The Game was spun off from Girlfriends with the loose thread of main character Melanie Barnett (Tia Mowry) being a cousin of Girlfriends main character Joan Clayton (Tracee Ellis Ross). The Melanie and Derwin characters re-appeared in the Girlfriends Season 7 finale episode at Joan's engagement party. On Moesha, Brandy played herself as a celebrity doppelganger to Moesha, and ironically Brandy joined the cast of The Game in its fifth season as Chardonnay Pitts, further complicating the notion of the shows existing in the same universe.[5]


By the sixth season, ratings for Moesha had dropped and UPN opted not to renew or air the series for a seventh season.[6][7][8] The series ended on an unresolved cliffhanger with Myles being kidnapped by a rival of Dorian, Moesha considering moving in with Hakeem, and a positive pregnancy test being found in the trash at Moesha's dorm room, without positive identification as to whose it was. Entertainment Weekly reported a rumor that certain plots were to be resolved on The Parkers,[9] but those storylines were ultimately never resolved.[8]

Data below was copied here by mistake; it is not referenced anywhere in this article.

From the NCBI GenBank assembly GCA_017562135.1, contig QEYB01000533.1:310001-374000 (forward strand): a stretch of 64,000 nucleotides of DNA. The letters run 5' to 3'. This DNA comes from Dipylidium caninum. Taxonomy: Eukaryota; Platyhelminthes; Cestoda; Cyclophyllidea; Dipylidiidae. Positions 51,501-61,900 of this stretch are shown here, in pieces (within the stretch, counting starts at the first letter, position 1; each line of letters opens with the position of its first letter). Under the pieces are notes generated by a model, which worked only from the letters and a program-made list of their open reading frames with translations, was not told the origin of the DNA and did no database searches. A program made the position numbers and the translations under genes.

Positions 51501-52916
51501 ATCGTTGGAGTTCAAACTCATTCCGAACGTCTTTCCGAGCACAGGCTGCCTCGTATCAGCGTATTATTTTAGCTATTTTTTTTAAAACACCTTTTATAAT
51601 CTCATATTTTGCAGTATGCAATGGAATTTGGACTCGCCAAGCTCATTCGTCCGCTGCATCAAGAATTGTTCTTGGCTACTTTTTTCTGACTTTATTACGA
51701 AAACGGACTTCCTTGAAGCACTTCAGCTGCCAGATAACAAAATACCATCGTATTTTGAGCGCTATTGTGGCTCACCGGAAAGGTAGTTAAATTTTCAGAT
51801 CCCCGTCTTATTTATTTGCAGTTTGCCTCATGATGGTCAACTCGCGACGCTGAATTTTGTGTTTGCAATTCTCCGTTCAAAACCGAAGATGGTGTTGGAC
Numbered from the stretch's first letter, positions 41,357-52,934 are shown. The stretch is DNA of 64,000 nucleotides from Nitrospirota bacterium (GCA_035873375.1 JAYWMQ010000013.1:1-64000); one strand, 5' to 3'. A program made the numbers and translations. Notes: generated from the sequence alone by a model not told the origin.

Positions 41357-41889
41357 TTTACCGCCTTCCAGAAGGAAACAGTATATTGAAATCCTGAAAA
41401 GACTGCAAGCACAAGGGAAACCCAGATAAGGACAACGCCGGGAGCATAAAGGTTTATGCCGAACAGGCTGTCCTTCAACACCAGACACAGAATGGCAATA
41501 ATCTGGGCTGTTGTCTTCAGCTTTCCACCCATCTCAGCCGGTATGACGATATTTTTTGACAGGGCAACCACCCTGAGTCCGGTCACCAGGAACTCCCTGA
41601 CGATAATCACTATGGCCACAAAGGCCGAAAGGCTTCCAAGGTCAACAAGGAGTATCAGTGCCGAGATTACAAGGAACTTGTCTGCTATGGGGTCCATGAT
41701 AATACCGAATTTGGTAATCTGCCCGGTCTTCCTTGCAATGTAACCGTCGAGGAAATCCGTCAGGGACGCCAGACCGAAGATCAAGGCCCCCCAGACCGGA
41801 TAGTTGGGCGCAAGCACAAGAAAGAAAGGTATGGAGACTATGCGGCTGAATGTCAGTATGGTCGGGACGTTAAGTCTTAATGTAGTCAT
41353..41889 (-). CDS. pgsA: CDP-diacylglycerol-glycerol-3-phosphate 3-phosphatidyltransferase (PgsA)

Possible revival

On November 3, 2017, the cast reunited on The Real and have expressed interest in reviving the show. "Absolutely, we need a reboot to this show, because we ended on a cliff," Norwood pointed out.[10] In August 2020, Norwood revealed she was in talks for a reboot, citing the show's success on Netflix.[11][12]


The show aired in syndication on UPN, Fox, and The WB affiliates. The series aired on WGN America (now NewsNation) from 2005 to 2008, The N from 2005 to 2009, Up TV, BET Her, and BET until mid 2016, Fuse until 2019, and Bounce TV until 2021. On Up, it was edited for content to make it more "family-friendly" and was often edited heavily for broadcast on BET and BET Her due to airtime constraints.

In the UK, Moesha aired on Channel 4 from 1996 until 1998, with only the first three seasons being broadcast. It also aired on Nickelodeon from 1996 to 2000, who only showed episodes from the first four seasons which were edited so they would be more suitable for broadcast on children's television. Paramount Channel aired the series from 2000 to 2003, as did Trouble from 2003 to 2006. From 1 November 2019, the programme started airing on Trace Vault following its rebrand from The Vault.

Since 2008, the show has aired in international syndication in Spain, Italy, Portugal, Israel, the Middle East, Russia, France, Germany, Austria, the Netherlands, Belgium, Ireland, South Africa, Latin America, Brazil, and Australia. In Spain, it ran on Disney Channel from 2005 to 2011 in an edited format deemed suitable for children's television.